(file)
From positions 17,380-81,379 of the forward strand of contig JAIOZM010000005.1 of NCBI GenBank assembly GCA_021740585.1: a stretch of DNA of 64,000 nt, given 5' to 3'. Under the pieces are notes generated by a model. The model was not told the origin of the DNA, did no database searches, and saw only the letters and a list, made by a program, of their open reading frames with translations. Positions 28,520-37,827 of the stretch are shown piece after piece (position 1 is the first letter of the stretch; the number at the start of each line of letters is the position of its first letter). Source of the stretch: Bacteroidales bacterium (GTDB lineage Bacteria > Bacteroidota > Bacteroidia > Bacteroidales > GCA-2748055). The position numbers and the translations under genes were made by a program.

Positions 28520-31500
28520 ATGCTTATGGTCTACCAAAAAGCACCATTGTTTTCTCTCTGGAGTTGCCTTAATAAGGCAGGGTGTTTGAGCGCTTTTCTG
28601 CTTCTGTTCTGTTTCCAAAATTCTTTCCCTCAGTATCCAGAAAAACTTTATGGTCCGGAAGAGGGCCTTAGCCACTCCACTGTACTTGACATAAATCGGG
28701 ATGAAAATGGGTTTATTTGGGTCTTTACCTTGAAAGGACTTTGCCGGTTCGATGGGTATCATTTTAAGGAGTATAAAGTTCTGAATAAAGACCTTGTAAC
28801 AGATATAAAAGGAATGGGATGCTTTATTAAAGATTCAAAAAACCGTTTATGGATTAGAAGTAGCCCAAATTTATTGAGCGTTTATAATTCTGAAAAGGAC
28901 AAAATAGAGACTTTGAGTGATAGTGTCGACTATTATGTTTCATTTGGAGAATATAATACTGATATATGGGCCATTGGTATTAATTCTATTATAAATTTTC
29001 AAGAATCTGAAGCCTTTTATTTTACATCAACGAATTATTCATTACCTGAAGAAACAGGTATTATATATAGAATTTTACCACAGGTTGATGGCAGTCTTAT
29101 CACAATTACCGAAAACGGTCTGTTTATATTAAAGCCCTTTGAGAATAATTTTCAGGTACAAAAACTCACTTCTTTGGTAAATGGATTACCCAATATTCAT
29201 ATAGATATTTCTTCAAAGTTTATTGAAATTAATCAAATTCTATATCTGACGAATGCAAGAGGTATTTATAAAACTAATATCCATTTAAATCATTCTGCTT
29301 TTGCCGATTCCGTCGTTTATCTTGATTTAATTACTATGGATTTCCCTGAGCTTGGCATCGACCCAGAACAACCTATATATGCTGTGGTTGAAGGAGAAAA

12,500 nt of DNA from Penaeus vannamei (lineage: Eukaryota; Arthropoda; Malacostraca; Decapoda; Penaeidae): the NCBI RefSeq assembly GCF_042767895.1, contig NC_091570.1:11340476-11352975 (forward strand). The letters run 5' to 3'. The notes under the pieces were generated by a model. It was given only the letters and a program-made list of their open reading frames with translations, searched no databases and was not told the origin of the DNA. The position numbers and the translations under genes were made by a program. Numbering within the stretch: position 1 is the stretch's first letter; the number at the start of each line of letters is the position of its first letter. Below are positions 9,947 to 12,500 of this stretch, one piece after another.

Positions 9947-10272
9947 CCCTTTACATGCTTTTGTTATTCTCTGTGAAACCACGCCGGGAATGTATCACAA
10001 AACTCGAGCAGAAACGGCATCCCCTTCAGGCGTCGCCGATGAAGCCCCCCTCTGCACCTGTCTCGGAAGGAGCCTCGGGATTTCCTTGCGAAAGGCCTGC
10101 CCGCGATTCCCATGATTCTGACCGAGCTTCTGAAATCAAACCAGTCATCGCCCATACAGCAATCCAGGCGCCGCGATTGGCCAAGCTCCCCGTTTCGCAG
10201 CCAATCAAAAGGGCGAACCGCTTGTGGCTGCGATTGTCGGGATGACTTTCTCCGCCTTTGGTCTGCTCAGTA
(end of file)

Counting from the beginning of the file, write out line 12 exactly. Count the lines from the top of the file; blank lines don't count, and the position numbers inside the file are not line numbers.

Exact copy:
12,500 nt of DNA from Penaeus vannamei (lineage: Eukaryota; Arthropoda; Malacostraca; Decapoda; Penaeidae): the NCBI RefSeq assembly GCF_042767895.1, contig NC_091570.1:11340476-11352975 (forward strand). The letters run 5' to 3'. The notes under the pieces were generated by a model. It was given only the letters and a program-made list of their open reading frames with translations, searched no databases and was not told the origin of the DNA. The position numbers and the translations under genes were made by a program. Numbering within the stretch: position 1 is the stretch's first letter; the number at the start of each line of letters is the position of its first letter. Below are positions 9,947 to 12,500 of this stretch, one piece after another.